Or do, but don’t complain that you can’t afford to travel.
Secret #3: Budget Travel
Think about all the costs that you have throughout the month. There’s your rent (or mortgage), your phone and cable bill, insurance costs, car payments, credit card payments, food, clothes, alcohol, beauty products, school loans, etc. Now divide that by 30 to figure out what it costs you per day just to live. It’s probably pretty high right?
Well, we don’t have any of those costs. Our daily costs include a hotel room, food, and travel adventures.
We’ve been spending quite a bit of time in SE Asia, and here you can get a really pleasant (dare I say fancy) hotel for under $30/night. And we rarely spend more than $10 per meal on food (unless booze is involved of course). And many of our adventures are relatively cheap, or even free. So we generally only spend about $50-100/day between the 2 of us.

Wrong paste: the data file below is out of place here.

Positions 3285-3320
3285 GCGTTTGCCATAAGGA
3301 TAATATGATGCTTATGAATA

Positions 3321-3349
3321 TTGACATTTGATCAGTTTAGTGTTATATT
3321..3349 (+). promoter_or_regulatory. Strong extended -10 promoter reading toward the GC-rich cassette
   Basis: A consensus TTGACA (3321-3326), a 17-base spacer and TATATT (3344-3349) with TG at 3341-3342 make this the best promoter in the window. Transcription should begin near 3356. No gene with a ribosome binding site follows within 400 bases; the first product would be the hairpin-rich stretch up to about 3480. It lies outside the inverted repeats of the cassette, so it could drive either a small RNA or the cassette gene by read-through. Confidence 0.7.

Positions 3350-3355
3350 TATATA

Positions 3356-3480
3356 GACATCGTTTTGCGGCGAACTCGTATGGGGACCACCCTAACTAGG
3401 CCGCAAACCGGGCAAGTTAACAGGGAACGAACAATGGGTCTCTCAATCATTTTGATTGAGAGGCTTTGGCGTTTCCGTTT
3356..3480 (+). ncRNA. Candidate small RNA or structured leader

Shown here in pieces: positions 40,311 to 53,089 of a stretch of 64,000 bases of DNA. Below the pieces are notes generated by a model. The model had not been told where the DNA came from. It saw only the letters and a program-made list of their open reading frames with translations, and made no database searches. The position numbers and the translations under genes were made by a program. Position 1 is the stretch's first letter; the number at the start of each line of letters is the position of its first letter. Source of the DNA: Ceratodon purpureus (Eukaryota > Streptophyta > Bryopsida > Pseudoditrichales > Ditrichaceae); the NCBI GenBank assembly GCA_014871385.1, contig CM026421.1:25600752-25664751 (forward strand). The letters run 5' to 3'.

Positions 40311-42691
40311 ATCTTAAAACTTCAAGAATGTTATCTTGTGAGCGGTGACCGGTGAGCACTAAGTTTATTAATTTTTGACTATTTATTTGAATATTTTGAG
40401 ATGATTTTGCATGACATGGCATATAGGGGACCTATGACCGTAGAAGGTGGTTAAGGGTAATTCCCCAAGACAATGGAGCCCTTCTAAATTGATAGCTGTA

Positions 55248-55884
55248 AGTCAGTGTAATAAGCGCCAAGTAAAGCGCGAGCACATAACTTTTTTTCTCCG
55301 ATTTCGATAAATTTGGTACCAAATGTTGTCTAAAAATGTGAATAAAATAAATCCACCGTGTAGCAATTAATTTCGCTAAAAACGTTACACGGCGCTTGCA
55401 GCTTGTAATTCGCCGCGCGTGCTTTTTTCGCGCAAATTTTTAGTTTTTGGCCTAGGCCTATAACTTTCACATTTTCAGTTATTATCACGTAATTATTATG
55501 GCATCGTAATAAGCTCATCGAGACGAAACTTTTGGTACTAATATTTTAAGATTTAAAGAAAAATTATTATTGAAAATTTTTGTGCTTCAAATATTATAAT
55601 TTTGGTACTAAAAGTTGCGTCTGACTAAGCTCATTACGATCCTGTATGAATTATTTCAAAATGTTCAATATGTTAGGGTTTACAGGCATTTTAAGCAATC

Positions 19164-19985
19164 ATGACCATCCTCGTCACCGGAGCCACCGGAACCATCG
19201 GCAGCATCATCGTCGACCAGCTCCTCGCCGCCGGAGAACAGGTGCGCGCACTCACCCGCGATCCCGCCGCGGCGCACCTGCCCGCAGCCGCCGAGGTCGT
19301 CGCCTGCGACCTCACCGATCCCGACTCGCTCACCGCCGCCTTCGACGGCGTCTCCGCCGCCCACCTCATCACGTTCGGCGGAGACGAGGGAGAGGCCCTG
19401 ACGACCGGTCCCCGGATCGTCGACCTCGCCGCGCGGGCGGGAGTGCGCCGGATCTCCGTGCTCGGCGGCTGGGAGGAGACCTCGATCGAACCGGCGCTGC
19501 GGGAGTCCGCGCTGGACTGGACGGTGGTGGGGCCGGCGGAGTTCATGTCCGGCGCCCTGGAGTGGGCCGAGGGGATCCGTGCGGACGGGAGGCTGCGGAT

If you can stick to a $50/day budget for one year, your entire expenditures for that year will be less than $20,000. Granted, that’s a tight budget but still, lots of people spend $20,000 on a car. A CAR! You can choose to buy a car or TRAVEL THE WORLD FOR A YEAR! Of course, there are lots of other expenses to consider as well, but you get my point.
UPDATE: We are currently living in Ho Chi Minh City and signed a 9-month lease on an apartment. Our monthly cost is $900 in rent and ~$85 in utilities, making our daily cost of housing about $33.
Secret #4. Hotel Partnerships
I mentioned that we normally spend less than $30 per night on a hotel room, but if you follow us on Instagram you’ve probably noticed that we occasionally stay in super fancy hotels like the Park Hyatt Siem Reap or the Alila Vilas Koh Russey. And those definitely cost more than $30.
These are hotels that we’ve contacted in advance